I'm reading "Immortals of Meluha" and while reading I encounter a sentence that was delivered by Shiva, he said "I'm no Lord Ram". What I'm thinking is that he should have said "I'm not Lord Ram". Correct me if I'm wrong.

2 Answers 2


They are both grammatically correct, but they can have subtly different meanings.

"I'm not Lord Ram" means that they are not the person named "Lord Ram".

"I'm no Lord Ram" can also literally mean they aren't Lord Ram, but more often is used to imply that they are very different from Lord Ram in some way.

  • I have some basic medical knowledge, but I'm no doctor. (I'm not as good as a real doctor)
  • You're smart, but you're no Einstein. (You aren't as smart as Albert Einstein.)
  • Senator, you're no Jack Kennedy

Both sentences are grammatically correct. They mean different things.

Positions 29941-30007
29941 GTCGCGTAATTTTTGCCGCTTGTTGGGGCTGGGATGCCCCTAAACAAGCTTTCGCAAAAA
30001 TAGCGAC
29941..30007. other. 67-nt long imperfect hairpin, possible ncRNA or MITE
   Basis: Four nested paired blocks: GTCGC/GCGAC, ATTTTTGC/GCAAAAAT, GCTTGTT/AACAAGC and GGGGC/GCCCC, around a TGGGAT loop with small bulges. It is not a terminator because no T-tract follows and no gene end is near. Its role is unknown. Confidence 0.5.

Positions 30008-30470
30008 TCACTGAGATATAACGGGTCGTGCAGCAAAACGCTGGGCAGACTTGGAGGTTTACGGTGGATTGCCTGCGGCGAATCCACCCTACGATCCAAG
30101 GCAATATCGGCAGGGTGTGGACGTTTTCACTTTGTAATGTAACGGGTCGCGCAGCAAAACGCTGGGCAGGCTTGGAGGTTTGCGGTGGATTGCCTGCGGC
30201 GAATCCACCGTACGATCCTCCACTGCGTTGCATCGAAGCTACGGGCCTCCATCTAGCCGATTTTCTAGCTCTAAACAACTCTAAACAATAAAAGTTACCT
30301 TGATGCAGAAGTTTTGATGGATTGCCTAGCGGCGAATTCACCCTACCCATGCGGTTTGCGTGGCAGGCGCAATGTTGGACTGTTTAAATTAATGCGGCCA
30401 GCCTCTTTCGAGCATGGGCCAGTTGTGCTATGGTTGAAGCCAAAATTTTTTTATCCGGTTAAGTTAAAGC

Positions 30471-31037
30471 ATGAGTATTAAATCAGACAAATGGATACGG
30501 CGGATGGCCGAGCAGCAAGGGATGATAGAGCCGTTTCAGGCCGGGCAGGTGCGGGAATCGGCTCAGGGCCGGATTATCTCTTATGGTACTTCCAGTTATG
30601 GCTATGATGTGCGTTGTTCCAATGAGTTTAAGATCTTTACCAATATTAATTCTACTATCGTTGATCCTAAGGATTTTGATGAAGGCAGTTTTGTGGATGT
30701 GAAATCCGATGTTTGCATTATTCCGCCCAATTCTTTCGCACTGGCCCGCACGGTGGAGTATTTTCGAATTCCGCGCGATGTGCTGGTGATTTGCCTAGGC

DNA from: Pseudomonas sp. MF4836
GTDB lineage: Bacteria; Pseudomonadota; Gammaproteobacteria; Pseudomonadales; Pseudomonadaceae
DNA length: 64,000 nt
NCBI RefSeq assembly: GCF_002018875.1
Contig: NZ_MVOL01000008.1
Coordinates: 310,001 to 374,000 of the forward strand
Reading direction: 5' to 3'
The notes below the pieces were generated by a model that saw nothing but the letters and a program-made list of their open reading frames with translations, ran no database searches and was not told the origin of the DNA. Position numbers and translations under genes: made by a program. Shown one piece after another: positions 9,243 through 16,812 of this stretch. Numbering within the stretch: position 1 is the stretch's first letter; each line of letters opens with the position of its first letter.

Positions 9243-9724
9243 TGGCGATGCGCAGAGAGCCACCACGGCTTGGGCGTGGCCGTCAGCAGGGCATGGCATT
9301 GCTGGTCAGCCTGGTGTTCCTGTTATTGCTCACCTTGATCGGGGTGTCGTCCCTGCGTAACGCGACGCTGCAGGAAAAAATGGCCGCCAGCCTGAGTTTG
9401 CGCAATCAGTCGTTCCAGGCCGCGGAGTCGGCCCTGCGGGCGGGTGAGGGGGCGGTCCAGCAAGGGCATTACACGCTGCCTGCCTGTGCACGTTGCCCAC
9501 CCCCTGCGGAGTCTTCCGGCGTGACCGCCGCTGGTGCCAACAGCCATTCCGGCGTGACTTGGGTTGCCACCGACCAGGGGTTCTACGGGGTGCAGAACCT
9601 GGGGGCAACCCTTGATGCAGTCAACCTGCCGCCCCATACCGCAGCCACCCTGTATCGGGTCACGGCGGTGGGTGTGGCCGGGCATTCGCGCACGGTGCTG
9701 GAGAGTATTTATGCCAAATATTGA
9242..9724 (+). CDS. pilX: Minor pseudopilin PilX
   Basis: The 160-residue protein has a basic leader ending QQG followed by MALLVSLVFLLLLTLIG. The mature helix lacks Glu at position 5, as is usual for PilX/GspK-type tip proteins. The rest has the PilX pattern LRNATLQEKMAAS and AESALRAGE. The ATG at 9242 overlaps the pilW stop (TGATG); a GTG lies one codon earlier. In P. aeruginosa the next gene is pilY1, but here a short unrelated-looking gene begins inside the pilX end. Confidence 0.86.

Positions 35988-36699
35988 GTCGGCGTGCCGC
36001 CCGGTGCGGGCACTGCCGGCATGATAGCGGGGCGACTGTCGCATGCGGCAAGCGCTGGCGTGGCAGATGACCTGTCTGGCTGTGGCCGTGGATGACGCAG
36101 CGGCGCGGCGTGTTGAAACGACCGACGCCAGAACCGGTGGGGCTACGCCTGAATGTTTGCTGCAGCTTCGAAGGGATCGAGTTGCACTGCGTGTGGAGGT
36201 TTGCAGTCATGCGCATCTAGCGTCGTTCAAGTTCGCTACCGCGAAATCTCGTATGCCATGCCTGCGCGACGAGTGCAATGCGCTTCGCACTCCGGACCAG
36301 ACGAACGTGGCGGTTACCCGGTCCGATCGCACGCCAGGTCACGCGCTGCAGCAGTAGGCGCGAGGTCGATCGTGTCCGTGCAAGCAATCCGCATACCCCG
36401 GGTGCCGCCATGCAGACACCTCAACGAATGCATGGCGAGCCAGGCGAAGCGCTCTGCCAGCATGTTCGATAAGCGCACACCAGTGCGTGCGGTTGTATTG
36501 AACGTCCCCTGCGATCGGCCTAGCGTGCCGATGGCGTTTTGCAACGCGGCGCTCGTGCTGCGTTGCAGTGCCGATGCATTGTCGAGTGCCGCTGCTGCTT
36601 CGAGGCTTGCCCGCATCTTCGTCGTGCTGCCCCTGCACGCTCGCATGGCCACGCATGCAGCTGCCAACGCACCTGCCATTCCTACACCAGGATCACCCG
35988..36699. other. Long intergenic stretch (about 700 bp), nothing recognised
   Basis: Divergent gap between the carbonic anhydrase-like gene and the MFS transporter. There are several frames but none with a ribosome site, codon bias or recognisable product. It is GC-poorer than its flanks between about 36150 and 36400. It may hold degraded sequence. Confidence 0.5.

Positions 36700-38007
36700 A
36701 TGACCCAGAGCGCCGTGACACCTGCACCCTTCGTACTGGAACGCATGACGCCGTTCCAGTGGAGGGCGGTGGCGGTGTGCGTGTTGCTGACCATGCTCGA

The first sentence:

  1. I'm no Lord Ram.

means that "I" am different in an important way from "Lord Ram". Perhaps "Lord Ram" is much more powerful, or much wiser, or knows much more about the subject of the conversation. Or perhaps the difference is one of aptitudes or morals: "Lord Ram" might be much nicer, or much more courageous, or much nastier, or much more cowardly, et cetera. In effect, the sentence treats "Lord Ram" as epitomizing a category of individuals, and says that "I" am not a member of that category.

As the original poster suspects, the second sentence is simpler. Its meaning is obvious:

  1. I'm not Lord Ram.
  • It would be helpful if you give some examples of the same kind, i didn't find any resource related to this.
    – TheSohan
    Commented Jun 1, 2019 at 4:23

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